It's breakfast time. Do you know where your muffin tin is?

You can do anything with muffins," says Esther Brody of Calgary, Alberta, author of "250 Best Muffin "Recipes" ($17.95) and the just-published "Another 250 Best Muffin Recipes" ($18.95). "They can be sweet, rich, and gooey, like chocolate muffins." Or, packed with oats, bran, and fruit, they're ideal for those looking for a more nutritious nibble.

A muffin is the original fast-food breakfast. Hand them, warm from the oven, to family members as they head out the door in the morning. Or bake a batch on the weekend, pop them into the freezer, and pull them out as needed.

But don't limit them to the beginning of the day, says Ms. Brody, who suggests pairing her substantial Salmon Lunch Muffins with a bowl of soup for a stick-to-the-ribs meal.

As popular as muffins are, "People are waking up to the fact that the ones they buy in stores are full of fat, and they don't taste the same as homemade," she said in a phone interview earlier this week.

That's why she recommends baking them yourself.

One of the nicest things about making muffins is that it's so easy anyone can do it. Even the most casual cook is likely to have the simple equipment and ingredients on hand, and you don't need an electric mixer. In fact, Brody recommends not using one.

Inexperienced bakers "treat muffin batter like cake batter and really beat it," she says. That's a big mistake, which causes muffins to have a tough, coarse texture.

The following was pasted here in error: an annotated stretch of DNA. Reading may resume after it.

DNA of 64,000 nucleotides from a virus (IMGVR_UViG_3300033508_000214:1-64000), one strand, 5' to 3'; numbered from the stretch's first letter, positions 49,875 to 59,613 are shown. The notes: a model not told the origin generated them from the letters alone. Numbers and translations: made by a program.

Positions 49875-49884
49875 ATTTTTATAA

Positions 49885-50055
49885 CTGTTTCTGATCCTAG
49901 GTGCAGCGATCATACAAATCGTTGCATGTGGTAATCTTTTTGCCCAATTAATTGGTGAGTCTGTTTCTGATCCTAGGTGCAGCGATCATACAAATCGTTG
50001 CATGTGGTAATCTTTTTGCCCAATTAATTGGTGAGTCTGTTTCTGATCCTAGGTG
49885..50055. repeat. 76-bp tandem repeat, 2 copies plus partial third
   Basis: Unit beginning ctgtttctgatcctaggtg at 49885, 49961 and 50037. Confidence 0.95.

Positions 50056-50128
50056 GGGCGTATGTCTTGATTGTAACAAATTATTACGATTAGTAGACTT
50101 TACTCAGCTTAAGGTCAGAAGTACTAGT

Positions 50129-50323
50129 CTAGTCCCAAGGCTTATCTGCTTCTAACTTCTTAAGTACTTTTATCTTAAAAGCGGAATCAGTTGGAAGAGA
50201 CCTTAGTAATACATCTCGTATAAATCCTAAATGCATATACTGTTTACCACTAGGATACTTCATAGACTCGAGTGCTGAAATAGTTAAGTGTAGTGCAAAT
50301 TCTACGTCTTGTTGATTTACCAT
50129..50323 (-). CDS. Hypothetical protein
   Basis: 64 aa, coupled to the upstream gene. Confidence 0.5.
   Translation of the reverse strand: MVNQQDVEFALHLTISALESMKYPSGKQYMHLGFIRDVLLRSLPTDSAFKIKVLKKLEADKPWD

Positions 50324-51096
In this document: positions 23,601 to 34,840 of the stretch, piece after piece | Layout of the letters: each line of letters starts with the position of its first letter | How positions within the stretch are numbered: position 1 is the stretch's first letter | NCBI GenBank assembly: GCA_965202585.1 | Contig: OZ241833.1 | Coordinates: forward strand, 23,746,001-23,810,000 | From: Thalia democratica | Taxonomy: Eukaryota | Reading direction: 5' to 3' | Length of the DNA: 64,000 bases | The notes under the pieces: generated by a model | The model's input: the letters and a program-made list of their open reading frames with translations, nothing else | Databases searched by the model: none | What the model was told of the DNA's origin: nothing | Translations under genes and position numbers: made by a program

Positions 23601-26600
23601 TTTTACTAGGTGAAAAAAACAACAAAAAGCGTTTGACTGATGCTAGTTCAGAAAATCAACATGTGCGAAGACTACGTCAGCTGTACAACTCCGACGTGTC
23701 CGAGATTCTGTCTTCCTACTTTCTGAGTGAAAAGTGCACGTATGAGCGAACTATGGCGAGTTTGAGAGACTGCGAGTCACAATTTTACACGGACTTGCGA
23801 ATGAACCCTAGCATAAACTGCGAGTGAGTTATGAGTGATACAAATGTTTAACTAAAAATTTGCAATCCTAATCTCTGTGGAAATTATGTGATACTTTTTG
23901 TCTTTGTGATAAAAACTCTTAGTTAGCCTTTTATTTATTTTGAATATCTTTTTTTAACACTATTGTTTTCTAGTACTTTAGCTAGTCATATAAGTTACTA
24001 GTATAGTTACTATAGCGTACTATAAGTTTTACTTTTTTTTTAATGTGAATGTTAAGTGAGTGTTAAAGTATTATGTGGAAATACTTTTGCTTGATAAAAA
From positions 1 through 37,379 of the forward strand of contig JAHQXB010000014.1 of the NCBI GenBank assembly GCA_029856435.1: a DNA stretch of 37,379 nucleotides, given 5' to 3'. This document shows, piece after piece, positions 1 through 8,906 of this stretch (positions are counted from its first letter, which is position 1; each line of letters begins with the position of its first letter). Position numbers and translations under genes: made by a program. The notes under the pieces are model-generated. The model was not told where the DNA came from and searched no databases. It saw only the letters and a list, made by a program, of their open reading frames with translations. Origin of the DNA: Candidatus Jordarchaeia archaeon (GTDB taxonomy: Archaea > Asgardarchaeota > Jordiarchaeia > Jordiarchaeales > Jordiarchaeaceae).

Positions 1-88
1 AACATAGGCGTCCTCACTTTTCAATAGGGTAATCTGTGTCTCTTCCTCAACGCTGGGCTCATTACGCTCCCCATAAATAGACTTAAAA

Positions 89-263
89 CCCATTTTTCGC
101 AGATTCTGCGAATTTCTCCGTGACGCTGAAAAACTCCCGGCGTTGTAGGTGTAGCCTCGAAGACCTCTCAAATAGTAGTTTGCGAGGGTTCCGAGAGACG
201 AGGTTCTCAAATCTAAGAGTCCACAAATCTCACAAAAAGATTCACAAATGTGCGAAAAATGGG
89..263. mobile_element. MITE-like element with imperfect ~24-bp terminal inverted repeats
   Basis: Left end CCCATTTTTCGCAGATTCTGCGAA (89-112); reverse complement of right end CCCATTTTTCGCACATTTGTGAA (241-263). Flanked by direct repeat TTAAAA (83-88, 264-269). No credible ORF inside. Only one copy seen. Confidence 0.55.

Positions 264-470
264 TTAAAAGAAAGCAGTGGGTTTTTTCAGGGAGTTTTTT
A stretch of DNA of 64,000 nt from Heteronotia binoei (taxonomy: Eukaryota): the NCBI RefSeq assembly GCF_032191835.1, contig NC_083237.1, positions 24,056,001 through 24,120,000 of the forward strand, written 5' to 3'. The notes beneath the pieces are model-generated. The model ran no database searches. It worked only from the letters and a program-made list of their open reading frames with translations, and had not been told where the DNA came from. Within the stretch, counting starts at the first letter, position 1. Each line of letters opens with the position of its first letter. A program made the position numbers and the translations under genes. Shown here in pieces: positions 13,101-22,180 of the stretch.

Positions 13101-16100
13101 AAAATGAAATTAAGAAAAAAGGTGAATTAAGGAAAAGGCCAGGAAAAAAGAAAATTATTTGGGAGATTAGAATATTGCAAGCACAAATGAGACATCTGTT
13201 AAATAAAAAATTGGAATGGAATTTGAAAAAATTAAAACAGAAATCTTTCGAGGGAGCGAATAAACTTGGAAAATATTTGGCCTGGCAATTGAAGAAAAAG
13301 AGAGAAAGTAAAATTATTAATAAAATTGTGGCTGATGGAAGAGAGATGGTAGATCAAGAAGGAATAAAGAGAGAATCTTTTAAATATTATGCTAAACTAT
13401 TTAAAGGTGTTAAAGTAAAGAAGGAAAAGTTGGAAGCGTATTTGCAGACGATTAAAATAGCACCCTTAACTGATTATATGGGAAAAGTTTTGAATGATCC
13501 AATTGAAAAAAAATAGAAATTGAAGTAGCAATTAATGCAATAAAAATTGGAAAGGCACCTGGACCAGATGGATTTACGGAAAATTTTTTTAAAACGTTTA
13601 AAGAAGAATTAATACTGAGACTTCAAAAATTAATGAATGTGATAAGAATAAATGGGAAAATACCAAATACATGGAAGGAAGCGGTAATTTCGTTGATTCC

"Just mix with a spoon until everything is combined and the dry ingredients are moistened," she advises. "I use a fold-in motion, like I'm folding egg whites into a batter."

Don't worry if there are lumps - they disappear during baking.

Muffins' appeal is almost universal, Brody found when she made a living baking them. They're quick - 30 minutes start to finish - and delicious. "Everyone loves muffins," she says.

Muffin tips and techniques

* Remove butter or shortening from the refrigerator an hour before mixing.

*r Adjust oven racks so muffins can bake in the middle of the oven.

* Preheat oven to the temperature recom-mended in the recipe. If the oven's too cool, the muffins won't rise well and will stay flat.

* While you can grease muffin cups or spray them with a nonstick spray, Brody prefers to line the tins with paper baking cups.

* Spoon batter into the cups so they're two-thirds to three-fourths full. Pour water into any cups that don't have batter to protect the tin from heat damage and to add moisture to the oven, which ensures even baking.

(c) Copyright 2000. The Christian Science Publishing Society

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